The Clemens Community Pool renovation project that school district officials expected to begin in early August appears to be facing serious questions based on conversations coming out of an advisory group’s meeting Tuesday afternoon.
The contractor hired for the job informed the Clemens Community Pool Advisory Committee June 26 that the facility’s vessel, or tank, could not be safely replaced and “was off the table as far as a construction project.”
Those were the words of Ellen Luke, pool supervisor, during Tuesday’s advisory committee meeting. So now, questions exist on just where everything stands with the project and what options exist moving forward.
“I think we now know some of the things we didn’t know and that’s always a good thing, especially when you’re talking about infrastructure and you’re talking about physical plants,” Luke said.
As for a possible pool closure — a question of great immediate interest to its regular users — it appears the facility will stay open for now until the school board directs otherwise.
“I have no intention of recommending to the board that we close the pool,” interim superintendent Philip Brazeau said Wednesday morning. “I don’t anticipate making any recommendations to the board nor do I anticipate the board making a recommendation for a closure at this point in time.”
Brazeau believes the right answer lies out there somewhere but wants time to consult with facilities director Joey DiGiovannangelo and other sources to collect the bits of information that will be needed to come up with a recommendation.
“I’m trying right now to buy myself some time so I have the opportunity to do some research and provide some options both to the board and the community,” Brazeau said. “I know it’s had issues and things, but I think it’s a tremendous asset and I’d like to try to find a potential solution.”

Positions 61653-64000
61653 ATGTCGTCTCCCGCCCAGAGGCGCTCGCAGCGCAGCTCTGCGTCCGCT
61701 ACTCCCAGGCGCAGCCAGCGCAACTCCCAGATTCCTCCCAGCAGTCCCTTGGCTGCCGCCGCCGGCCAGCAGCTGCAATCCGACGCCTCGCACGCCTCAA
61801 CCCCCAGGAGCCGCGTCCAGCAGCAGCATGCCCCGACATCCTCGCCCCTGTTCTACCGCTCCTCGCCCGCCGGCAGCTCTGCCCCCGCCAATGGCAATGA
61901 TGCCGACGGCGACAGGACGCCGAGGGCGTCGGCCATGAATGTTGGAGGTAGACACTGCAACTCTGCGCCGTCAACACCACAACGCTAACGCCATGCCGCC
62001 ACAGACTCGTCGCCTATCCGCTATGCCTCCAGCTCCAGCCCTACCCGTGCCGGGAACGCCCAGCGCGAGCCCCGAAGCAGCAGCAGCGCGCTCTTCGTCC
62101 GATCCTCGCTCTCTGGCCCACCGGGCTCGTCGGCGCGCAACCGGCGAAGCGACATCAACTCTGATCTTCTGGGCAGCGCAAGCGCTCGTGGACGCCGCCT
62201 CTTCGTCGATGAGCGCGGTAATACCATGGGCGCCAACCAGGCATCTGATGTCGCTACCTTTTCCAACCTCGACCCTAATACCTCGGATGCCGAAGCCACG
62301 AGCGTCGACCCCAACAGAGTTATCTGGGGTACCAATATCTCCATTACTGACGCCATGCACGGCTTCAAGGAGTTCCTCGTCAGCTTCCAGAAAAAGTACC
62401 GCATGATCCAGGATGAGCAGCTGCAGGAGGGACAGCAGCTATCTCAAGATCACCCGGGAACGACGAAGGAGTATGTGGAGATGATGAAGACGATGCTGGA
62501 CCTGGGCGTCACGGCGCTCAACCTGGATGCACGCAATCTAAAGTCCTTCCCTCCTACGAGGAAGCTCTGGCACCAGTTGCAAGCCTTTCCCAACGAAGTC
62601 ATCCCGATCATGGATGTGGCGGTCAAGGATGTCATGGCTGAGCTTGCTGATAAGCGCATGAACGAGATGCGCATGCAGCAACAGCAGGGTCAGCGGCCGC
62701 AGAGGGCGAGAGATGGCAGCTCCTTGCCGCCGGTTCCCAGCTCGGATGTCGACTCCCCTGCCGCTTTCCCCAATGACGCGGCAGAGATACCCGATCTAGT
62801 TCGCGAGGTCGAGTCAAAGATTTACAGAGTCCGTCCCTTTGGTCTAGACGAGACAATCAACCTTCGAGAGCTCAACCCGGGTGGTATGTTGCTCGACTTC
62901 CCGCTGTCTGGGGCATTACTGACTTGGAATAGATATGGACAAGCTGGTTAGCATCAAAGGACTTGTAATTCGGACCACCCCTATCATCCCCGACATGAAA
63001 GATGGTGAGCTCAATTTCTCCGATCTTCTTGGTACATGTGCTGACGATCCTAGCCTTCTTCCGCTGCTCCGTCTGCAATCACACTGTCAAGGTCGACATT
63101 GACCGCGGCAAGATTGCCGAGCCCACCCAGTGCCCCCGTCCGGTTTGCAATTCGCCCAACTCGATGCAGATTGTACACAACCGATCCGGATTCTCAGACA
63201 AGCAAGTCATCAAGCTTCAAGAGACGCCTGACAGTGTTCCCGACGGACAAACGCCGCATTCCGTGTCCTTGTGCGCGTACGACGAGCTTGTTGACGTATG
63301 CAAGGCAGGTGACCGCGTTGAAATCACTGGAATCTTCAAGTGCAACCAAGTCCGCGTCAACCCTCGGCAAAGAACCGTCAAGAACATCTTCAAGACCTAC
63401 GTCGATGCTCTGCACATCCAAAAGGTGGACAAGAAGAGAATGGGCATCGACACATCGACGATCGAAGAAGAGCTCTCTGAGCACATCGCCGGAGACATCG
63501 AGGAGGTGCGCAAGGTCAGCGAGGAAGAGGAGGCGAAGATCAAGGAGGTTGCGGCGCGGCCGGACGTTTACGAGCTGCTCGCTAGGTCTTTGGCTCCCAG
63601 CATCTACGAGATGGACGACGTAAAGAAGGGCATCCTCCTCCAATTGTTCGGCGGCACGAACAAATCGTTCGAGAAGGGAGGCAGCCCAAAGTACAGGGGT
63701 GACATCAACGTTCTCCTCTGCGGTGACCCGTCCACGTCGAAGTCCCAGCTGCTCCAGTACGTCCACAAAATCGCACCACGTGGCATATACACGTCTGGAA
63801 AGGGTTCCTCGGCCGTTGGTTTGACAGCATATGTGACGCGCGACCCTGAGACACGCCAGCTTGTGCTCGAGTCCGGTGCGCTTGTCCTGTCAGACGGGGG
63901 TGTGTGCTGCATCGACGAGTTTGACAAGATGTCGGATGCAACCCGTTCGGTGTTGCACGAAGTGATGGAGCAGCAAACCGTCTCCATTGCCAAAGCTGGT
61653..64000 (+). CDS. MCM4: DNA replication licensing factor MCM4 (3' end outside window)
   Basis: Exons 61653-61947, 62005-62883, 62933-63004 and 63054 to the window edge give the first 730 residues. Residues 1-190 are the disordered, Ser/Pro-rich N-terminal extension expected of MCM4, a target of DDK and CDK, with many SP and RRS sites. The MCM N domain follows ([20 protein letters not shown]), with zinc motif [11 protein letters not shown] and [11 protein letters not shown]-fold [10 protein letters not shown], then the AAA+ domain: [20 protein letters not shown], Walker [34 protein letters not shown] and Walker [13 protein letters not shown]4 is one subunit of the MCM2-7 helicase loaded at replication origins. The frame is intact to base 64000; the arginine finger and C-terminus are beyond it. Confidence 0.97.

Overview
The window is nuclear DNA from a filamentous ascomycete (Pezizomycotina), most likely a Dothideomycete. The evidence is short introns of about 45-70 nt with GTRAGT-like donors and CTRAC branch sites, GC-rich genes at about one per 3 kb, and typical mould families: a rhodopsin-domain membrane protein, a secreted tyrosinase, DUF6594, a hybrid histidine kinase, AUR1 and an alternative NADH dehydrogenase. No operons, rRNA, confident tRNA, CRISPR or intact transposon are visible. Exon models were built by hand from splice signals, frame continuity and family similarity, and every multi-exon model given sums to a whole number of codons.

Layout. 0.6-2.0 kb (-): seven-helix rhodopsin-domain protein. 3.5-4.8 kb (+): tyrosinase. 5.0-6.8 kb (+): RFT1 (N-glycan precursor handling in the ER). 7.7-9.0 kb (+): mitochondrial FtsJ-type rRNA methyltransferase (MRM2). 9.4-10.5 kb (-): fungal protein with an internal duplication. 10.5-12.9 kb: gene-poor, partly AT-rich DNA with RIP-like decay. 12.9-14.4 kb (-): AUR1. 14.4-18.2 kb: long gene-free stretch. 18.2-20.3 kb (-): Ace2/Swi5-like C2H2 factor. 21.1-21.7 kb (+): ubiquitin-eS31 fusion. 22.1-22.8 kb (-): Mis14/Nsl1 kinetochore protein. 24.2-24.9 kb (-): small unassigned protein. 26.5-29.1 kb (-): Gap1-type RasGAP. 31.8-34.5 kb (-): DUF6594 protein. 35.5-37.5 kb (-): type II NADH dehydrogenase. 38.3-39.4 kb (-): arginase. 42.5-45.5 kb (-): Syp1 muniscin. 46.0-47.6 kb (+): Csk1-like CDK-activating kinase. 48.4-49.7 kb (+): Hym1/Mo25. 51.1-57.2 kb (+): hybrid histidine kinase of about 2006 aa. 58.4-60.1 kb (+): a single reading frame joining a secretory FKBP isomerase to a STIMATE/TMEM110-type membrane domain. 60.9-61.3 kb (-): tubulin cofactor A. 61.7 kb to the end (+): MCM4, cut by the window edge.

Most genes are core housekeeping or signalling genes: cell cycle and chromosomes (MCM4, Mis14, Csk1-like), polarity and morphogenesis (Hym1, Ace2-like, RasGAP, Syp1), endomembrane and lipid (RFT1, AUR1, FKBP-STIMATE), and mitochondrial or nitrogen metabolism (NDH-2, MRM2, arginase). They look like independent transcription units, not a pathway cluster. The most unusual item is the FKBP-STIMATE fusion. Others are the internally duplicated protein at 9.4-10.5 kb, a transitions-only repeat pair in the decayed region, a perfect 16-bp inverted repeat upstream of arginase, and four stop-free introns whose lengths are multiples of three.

The school district last year drafted a timeline that outlined various steps leading up to identifying a location for a new community pool, passing a bond, seeking funding partners and building the facility in the 2025-28 period.
Gerding Builders project executive John Vorhees said his company did exploratory work on the site, interviewed a pool consultant and went through the plans and priorities. The conclusion led only to big unknowns with geo-technical information — basically, what’s going on under the pool.
“There’s just enough unknowns to make it a high-risk operation,” Vorhees said Wednesday morning. “Pools — they call them a vessel for a reason if you think about buoyancy and that kind of thing. The spring underneath the pool, it’s a complete unknown (factor).”
Voorhees added that as the situation with the pool unfolds, it could be compared to the peeling of an onion with new information coming up as the project goes deeper and deeper.
According to school district cost estimates from last year, the target budget for the renovation was $420,500.
“When we went through and priced the priorities in order, there’s enough funds to do everything (else) they need to do,” Voorhees said. “By no means are we stepping away from it or anything like that. … We’ll stick by them and give them the support they need.”
But the question becomes — should the district invest all of that money in the pool if the vessel can’t be fixed?
“The problem that it left us with is this pool needs a number of things, several of them are critical failure points when they stop functioning that if not addressed it won’t matter if we have re-done locker rooms,” Luke said. “And so realistically, is the project viable if you can’t fix the pool?”
The school district established the Clemens Community Pool Advisory Committee in 2018 following a suggestion from then-school board member Shelly Brown to include citizen members in a group to spark new ideas and viewpoints when it comes to the future of the aging facility.
Among those in attendance at the Tuesday committee meeting were Chris Quaka, Benton Community Foundation president and CEO, and David Low, city councilor who is the liaison to the school board.
“We’re not a decision-making group but what we are is an input and idea group to say, ‘OK, we’ve got a lot of problems, how do we help to come up with solutions?” Luke asked the group. “What kind of commentary do you have to take to the school board since the school district is the owner of this facility?”
If the school district truly wanted to replace the vessel, it would need to do an entire reconstruction, which would run into several million dollars, Luke said. Based on the district timeline and wanting to build community partnerships, perhaps the establishment of a city parks and rec district, construction of the pool on the same site does not appear it would be of interest.